The two leading contenders for president of the United States are among the most disliked candidates in recent memory, each with a set of pernicious issues that will plague the general election.
Both Hillary Clinton and Donald Trump are having a difficult time changing the injurious opinions a majority of Americans have of them.
Hillary Clinton currently sports a 54.7% unfavorable rating, which would be a recent record low — if not for Donald Trump’s 57.7%, as according to The Huffington Post.
Hillary Clinton has faced her first big test in this period of the race with the release of the State Department Inspector General’s report. Her response to difficult realizations that she was not authorized nor had asked for permission to use a private server for her work-related emails, has been curt, to say the least.
While the email issue is not of material importance to how effective Clinton would be as president, the lack of straightforwardness in her answers is troubling.
When asked as to why she didn’t cooperate with State Department officials on the email report on MSNBC, Clinton evoked her 11-hour testimony in front of the Benghazi committee, a separate issue.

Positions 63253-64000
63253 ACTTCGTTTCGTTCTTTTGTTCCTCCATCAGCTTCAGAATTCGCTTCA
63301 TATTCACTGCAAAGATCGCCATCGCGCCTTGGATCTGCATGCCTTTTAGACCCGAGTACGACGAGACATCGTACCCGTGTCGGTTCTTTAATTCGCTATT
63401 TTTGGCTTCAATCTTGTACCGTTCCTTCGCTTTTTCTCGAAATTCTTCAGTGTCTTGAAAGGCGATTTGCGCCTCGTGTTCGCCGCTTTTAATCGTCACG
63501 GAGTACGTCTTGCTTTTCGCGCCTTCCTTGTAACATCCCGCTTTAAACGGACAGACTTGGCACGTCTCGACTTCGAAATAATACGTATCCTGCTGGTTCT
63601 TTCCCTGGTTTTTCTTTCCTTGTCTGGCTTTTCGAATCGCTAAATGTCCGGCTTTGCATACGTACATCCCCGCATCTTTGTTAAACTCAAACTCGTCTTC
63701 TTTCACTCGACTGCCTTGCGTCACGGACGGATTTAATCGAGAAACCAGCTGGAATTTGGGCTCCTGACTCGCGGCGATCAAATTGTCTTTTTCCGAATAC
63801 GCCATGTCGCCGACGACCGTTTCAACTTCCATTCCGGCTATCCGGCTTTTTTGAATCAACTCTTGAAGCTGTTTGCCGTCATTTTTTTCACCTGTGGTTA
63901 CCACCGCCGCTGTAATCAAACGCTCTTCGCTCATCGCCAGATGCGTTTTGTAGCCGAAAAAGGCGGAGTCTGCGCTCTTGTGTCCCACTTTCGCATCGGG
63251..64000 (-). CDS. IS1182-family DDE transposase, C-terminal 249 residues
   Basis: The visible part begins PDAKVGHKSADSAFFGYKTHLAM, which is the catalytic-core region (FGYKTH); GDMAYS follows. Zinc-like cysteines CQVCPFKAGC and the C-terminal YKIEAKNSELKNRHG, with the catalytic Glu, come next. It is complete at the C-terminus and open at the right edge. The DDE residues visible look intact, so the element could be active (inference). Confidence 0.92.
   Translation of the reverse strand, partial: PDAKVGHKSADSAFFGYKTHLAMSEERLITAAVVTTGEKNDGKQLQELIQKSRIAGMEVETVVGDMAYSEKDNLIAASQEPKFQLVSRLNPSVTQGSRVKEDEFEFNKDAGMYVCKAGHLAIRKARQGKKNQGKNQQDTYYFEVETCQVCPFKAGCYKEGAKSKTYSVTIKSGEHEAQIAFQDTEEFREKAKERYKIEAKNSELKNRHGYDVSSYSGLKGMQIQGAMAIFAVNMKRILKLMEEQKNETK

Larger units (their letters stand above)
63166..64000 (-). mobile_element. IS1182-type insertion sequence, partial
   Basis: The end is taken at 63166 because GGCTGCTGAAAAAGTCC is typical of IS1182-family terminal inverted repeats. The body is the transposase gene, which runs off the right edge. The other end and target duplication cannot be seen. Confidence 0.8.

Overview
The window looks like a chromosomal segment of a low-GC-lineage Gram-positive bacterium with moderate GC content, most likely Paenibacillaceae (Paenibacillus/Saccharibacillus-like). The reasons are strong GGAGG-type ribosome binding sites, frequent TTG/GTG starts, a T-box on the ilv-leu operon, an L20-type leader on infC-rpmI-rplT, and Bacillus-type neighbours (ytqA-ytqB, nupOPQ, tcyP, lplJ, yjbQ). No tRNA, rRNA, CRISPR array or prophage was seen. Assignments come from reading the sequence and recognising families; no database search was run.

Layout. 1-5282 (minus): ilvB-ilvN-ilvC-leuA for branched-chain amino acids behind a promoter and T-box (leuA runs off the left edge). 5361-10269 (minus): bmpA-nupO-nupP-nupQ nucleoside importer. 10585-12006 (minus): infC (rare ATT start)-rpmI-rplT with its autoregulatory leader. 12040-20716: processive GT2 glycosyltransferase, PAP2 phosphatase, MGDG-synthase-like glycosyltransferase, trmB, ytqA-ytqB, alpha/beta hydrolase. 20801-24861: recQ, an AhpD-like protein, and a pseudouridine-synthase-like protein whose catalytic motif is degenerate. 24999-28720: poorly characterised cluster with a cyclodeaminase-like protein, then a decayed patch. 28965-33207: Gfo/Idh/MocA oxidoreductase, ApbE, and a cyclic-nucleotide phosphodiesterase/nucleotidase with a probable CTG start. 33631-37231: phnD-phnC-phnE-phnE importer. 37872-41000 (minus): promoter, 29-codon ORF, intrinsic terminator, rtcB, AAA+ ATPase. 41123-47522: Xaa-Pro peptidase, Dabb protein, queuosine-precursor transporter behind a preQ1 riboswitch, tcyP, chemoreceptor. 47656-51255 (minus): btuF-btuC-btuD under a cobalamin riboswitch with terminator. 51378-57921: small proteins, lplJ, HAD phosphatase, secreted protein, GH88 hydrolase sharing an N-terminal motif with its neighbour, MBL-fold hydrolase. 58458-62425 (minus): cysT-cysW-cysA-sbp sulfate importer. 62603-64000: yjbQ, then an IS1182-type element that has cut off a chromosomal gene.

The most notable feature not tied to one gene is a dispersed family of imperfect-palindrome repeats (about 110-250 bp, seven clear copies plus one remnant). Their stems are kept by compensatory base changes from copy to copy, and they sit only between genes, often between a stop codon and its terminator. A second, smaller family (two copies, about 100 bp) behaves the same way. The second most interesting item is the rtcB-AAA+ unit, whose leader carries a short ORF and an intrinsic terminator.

Mark Leibovich, chief national correspondent for The New York Times Magazine, said of the Clinton email scandal on “Face the Nation”: “The arc of revelations, sort of dissembling, spinning in a very professional way and not really convincing anyway. It confirms everything we’ve been talking about Hillary Clinton.”
While Clinton struggles to assuage critics, Donald Trump seems to blindly encourage them.
Continued from Leibovich’s discussion of Clinton above: “On the other hand, the Clinton people would say … with some justification, that there’s a complete double standard [in] honesty between Hillary Clinton and Donald Trump. If you were to look week to week at what Donald Trump says … just the volume of stuff that comes out of his mouth.”
From blatantly lying in a presidential debate to completely contradicting himself on any number of critical issues, Donald Trump takes the meaning of “I don’t lie. I’m too truthful,” to a whole new level. Trump’s truth talk, while it seems to have convinced many, will likely fall flat with a host of educated centrists, Independent and minority voters.
Problematic for Clinton, many don’t see her as a more honest alternative. She could change that around, however; confronting the email scandal in a candid manner would be a first step.